Billion dollar beauty brands are employing social sales as a core part of their merchandising strategy. Younique (acquired by Coty in January 2017) uses a digital selling model which includes personal e-commerce sites for sellers, online selling “parties,” and more while Rodan + Fields employs before-and-after selfies and social media to attract sales.
Beauty retailers are also capitalizing on social media platforms to drive sales. Sephora has experimented with Instagram shopping where users can view Instagram Stories, which turn into shoppable posts and within a few clicks, are redirected to the original site where they can make a purchase. Smaller beauty brands are also taking advantage of their strong social media communities by selling their products via Instagram shopping.
Influencer marketing also plays a large role in the beauty industry. Startups like Reelio, Mavrck, and Popular Pays that connect brands with influencers have worked with companies such as Clinique, Ulta Beauty, Unilever, and others.
Big beauty brands are even developing programs designed to attract up-and-coming beauty influencers. Conde Nast-owned beauty magazine Allure partnered with Coty-owned Covergirl to launch “Allure Incubator.” While not a traditional incubator focused on developing startups, the program pits aspiring influencers against each other until one is chosen to join Covergirl’s influencer network Covergirl Collective.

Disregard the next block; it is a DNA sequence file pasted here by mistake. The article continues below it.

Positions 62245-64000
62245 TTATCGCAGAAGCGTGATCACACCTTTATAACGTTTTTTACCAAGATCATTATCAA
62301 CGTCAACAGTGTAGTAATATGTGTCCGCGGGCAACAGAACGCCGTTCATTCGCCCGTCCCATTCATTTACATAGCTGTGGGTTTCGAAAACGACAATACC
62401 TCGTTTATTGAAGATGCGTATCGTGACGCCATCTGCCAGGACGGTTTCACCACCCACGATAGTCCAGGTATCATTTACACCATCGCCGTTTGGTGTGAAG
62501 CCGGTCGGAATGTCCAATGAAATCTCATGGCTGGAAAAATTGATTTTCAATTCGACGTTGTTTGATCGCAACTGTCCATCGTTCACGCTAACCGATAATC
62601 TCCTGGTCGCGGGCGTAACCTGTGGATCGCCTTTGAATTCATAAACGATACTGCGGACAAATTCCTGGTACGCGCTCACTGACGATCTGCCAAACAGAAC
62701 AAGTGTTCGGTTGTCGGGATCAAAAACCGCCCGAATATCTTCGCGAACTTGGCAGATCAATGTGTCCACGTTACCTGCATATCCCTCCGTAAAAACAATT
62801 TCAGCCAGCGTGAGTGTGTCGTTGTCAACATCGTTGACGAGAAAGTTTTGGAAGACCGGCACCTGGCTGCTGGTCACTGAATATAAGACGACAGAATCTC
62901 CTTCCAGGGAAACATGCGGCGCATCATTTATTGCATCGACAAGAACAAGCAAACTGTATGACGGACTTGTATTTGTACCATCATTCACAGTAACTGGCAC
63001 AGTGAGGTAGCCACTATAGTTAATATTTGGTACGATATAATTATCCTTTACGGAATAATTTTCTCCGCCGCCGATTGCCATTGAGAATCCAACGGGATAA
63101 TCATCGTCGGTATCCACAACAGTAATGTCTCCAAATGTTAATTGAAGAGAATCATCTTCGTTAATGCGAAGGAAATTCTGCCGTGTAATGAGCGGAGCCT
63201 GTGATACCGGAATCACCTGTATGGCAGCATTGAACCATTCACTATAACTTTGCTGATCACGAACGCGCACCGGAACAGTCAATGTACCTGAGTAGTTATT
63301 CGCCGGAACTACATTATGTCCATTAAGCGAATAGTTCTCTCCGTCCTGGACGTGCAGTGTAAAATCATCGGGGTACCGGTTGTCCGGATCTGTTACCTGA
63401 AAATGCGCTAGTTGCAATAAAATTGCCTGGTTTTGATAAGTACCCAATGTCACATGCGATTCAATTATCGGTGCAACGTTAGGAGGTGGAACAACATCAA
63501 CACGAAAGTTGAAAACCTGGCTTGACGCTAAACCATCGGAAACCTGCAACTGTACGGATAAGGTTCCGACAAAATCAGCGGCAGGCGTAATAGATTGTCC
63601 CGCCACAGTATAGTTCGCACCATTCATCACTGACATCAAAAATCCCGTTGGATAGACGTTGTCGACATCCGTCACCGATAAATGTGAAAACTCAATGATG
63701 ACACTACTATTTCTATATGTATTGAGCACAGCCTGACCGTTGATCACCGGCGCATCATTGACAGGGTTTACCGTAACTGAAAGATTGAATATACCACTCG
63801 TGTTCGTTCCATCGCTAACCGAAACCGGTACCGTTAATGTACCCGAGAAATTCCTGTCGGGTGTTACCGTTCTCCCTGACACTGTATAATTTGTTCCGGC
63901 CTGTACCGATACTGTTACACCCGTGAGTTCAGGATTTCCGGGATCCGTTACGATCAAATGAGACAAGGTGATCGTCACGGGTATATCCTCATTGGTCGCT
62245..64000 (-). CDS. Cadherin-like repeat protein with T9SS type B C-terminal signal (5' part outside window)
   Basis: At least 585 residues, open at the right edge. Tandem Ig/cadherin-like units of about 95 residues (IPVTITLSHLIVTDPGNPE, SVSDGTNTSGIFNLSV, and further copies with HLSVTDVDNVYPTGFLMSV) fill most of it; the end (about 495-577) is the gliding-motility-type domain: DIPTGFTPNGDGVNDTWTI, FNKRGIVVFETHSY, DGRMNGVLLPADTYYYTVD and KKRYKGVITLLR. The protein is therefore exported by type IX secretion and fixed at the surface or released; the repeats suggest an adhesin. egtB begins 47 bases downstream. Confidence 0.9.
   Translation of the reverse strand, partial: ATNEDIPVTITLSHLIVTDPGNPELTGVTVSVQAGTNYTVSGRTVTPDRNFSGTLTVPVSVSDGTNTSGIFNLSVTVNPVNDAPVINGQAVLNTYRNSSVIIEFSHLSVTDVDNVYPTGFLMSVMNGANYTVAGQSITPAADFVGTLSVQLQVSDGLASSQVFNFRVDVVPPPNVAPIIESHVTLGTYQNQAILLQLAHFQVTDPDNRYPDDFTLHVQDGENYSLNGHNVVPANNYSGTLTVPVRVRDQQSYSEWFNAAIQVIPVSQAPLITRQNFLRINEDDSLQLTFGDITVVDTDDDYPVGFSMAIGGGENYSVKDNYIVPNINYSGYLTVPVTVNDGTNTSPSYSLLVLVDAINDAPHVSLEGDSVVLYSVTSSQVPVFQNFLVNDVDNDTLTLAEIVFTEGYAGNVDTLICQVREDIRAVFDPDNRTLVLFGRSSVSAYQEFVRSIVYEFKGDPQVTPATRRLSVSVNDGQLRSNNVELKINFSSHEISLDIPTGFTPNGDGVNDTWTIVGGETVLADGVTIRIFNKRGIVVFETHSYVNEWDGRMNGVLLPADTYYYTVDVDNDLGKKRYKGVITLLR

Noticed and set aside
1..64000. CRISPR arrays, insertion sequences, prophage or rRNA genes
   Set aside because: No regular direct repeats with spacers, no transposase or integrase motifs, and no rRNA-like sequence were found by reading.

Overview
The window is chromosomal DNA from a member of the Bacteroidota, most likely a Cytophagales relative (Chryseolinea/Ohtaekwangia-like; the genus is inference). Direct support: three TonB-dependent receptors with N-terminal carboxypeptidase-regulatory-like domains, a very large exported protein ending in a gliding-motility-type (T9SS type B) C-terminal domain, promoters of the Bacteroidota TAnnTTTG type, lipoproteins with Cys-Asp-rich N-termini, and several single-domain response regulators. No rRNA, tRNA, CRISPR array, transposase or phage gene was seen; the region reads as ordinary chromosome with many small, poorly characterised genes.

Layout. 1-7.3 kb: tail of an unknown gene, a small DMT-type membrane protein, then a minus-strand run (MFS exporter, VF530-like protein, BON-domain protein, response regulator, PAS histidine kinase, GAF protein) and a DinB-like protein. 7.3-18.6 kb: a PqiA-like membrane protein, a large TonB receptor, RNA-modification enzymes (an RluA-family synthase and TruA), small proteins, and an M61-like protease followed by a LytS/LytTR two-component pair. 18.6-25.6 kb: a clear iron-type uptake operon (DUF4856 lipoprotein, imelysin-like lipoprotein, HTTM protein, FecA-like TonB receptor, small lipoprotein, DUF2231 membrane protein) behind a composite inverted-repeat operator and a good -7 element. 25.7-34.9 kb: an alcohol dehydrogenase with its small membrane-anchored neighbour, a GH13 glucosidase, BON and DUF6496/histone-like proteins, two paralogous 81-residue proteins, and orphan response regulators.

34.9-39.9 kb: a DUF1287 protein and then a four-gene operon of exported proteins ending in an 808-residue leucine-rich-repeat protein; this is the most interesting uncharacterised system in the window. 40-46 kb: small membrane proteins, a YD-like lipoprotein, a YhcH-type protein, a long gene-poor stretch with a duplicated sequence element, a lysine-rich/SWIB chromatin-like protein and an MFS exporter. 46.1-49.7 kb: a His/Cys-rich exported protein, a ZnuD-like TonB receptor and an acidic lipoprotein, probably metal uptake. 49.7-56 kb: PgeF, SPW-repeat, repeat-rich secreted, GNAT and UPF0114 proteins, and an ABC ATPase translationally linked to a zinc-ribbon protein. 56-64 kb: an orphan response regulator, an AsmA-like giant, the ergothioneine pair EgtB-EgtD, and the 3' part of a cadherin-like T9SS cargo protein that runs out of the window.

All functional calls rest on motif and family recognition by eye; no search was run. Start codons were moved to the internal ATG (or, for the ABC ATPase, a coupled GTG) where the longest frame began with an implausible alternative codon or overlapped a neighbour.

We expect to see more beauty brands adopt these models as well as new viral merchandising strategies in the future.
11. Beauty further integrates with fitness & wellness industries
Beauty products and experiences are increasingly being associated with health, fitness, and wellness.
For boutique fitness studios, post-workout beauty products are becoming just as important as the workouts themselves. Many studios have partnered with luxe beauty lines to offer attractive amenities, which can attract increased customer attendance. Barry’s Bootcamp, for example, offers products from luxury haircare line Oribe in its locker rooms.
Evidence of fitness and beauty’s convergence is evident in the active beauty category, which originally offered sweat-proof makeup designed to be worn while exercising and now has expanded to beauty products that emphasize post-workout benefits of cleaning up and calming down. This rise of “athleisure beauty” has spurred a new crop of beauty brands such as Sweat Cosmetics, Birchbox’s Arrow line, Rae Cosmetics, and others. Incumbents such as MAC, Tarte, and Clinique have evolved to offer dry shampoos, sweat-proof mascaras and tinted moisturizers, and more.
As beauty brands cater to consumers’ exercise regimens, fitness brands are also beginning to foray into beauty. For example, ClassPass has recently been experimenting with on-demand beauty and wellness offerings including infrared saunas, cryotherapy, and beauty services including massages and facials.